Doctors and medical ethicist discuss whether doctors should participate in capital punishment

Nov 02, 2007

Should doctors be involved in the state-ordered administration of capital punishment? In the September issue of Mayo Clinic Proceedings, three anesthesiologists and a medical ethicist take an in-depth look at this question in a commentary and two editorials.

None of these articles debate whether capital punishment is justifiable. Instead, the authors explore the current position of the American Medical Association (AMA), which prohibits physician participation in legally authorized executions. Here are a few highlights of the arguments presented in these articles.

In a commentary article, David Waisel, M.D., an anesthesiologist practicing at Children’s Hospital Boston, Harvard Medical School, asserts that it is time to reassess the AMA’s position on this issue and allow doctors to participate in state-mandated executions to help provide the condemned a more humane path to death. Dr. Waisel cites numerous details about the technical problems associated with lethal injection, the form of capital punishment most commonly used in the United States today. Dr. Waisel reasons that doctors, possess the skills to administer the medications used in lethal injections in a manner that prevents undue suffering.

“If state administration of capital punishment is legal and ongoing, humane methods of execution should be sought and applied. It is honorable for physicians to minimize the harm to these condemned individuals and organized medicine has an obligation to permit physician participation in legal execution,” he writes.

Two editorials that follow Dr. Waisel’s commentary arrive at the opposite conclusion. In one editorial, William Lanier, M.D., editor in chief, Mayo Clinic Proceedings, and Keith Berge, M.D., who are anesthesiologists at Mayo Clinic applaud Dr. Waisel for “bringing forward this emotional issue so that it can be pondered and discussed by a broad audience.” But the authors oppose doctors’ participation in capital punishment, arguing that the Hippocratic oath that guides doctors prohibits medical professionals from assisting in executions.

“In the case of capital punishment, we believe that whatever theoretical good might emerge from a successful and well-executed judicial killing, there is certainly harm in causing the death of a person under a physician’s care,” say Drs. Lanier and Berge.

Drs. Lanier and Berge propose replacing the anesthesia-related drugs currently used in lethal injections with personnel and tools that are “clearly distinguished from representing medical care.”

In a second editorial, Arthur Caplan, Ph.D., a medical ethicist at the University of Pennsylvania in Philadelphia, also argues against the participation of doctors in execution. Dr. Caplan asserts that a doctor does not have a duty to alleviate the suffering of a condemned person unless that prisoner has a previous medical relationship with that doctor.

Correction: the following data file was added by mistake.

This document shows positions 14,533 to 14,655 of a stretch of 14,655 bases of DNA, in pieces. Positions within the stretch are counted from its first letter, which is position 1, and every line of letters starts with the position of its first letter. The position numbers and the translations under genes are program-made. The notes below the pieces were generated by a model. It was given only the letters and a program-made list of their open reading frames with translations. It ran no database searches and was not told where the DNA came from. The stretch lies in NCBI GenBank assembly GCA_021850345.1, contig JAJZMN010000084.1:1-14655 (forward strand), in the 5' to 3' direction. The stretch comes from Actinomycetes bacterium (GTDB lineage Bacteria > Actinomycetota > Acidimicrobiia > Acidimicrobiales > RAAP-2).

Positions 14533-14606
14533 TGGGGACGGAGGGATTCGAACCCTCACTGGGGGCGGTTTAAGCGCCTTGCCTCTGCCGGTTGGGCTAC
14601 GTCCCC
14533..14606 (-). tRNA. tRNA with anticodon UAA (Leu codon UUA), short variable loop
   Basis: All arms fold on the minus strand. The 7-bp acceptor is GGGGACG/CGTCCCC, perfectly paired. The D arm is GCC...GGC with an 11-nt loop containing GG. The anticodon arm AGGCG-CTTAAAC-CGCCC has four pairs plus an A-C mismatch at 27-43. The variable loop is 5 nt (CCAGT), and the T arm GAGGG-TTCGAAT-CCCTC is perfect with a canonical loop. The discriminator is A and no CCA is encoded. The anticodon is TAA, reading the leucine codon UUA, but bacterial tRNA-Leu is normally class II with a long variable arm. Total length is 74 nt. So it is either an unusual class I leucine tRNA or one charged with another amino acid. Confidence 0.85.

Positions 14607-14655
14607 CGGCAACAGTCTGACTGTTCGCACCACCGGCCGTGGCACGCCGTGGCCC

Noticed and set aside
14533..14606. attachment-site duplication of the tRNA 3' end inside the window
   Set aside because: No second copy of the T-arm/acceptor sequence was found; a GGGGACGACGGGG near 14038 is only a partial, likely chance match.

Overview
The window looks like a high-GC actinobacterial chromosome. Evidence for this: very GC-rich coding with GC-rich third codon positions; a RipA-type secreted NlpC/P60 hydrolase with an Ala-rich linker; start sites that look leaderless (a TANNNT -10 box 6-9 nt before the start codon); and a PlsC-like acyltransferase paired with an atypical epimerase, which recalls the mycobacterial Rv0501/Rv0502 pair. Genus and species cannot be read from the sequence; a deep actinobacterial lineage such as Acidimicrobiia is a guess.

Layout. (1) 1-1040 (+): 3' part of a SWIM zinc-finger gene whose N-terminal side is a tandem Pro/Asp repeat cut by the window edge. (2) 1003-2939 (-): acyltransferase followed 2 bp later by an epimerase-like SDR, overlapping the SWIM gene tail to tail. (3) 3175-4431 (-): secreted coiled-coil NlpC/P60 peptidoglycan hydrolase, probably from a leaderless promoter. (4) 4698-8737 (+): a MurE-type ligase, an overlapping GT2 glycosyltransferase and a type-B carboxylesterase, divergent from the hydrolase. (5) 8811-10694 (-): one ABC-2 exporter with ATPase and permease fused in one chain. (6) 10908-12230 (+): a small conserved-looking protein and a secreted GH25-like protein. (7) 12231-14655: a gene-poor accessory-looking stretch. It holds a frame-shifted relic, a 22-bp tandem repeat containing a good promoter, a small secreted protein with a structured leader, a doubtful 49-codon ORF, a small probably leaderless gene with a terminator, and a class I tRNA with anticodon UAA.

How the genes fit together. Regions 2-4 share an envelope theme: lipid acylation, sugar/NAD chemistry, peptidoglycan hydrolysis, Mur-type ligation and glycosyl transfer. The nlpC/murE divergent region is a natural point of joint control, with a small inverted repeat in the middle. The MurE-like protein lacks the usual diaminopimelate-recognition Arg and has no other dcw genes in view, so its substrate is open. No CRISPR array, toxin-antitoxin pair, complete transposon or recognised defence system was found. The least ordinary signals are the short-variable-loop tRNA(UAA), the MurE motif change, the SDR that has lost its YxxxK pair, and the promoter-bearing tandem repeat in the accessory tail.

“It seems a bit late for physicians to step forward in the context of an execution and say they are motivated by a duty of mercy given that many prisoners suffer miserably because of the poor state of prison-based medicine,” says Dr. Caplan.

Dr. Caplan also suggests that involving doctors in capital punishment may affect the overall moral standing accorded the practice of execution because “physician prestige and the respect afforded medicine are in part transferred to executions when physicians are involved.”

Dr. Caplan asserts that physicians are not needed to serve as executioners using lethal injection because “… governments and societies committed to execution using this technique can achieve this goal by properly training executioners.”

Source: Mayo Clinic

Explore further: Ebola scare boosts business for US company

add to favorites email to friend print save as pdf

Related Stories

Security and the Internet of Things

Nov 18, 2014

An ever-increasing number of our consumer electronics is internet-connected. We're living at the dawn of the age of the Internet of Things. Appliances ranging from light switches and door locks, to cars and ...

Massive quake in southwest Pakistan kills 210 (Update)

Sep 25, 2013

Rescuers struggled Wednesday to help thousands of people injured and left homeless after their houses collapsed in a massive earthquake in southwestern Pakistan the day before as the death toll rose overnight ...

Recommended for you

Ebola scare boosts business for US company

13 hours ago

The Ebola scare has subsided in the United States, at least temporarily, but an Alabama manufacturer is still trying to catch up with a glut of orders for gear to protect against the disease.

Thai parliament votes to ban commercial surrogacy (Update)

21 hours ago

Thailand's parliament has voted to ban commercial surrogacy after outrage erupted over the unregulated industry following a series scandals including the case of an Australian couple accused of abandoning a baby with Down's ...

Doctor behind 'free radical' aging theory dies

Nov 25, 2014

Dr. Denham Harman, a renowned scientist who developed the most widely accepted theory on aging that's now used to study cancer, Alzheimer's disease and other illnesses, has died in Nebraska at age 98.

Mexican boy who had massive tumor recovering

Nov 25, 2014

An 11-year-old Mexican boy who had pieces of a massive tumor removed and who drew international attention after U.S. officials helped him get treatment in the southwestern U.S. state of New Mexico is still recovering after ...

User comments : 0

Please sign in to add a comment. Registration is free, and takes less than a minute. Read more

Click here to reset your password.
Sign in to get notified via email when new comments are made.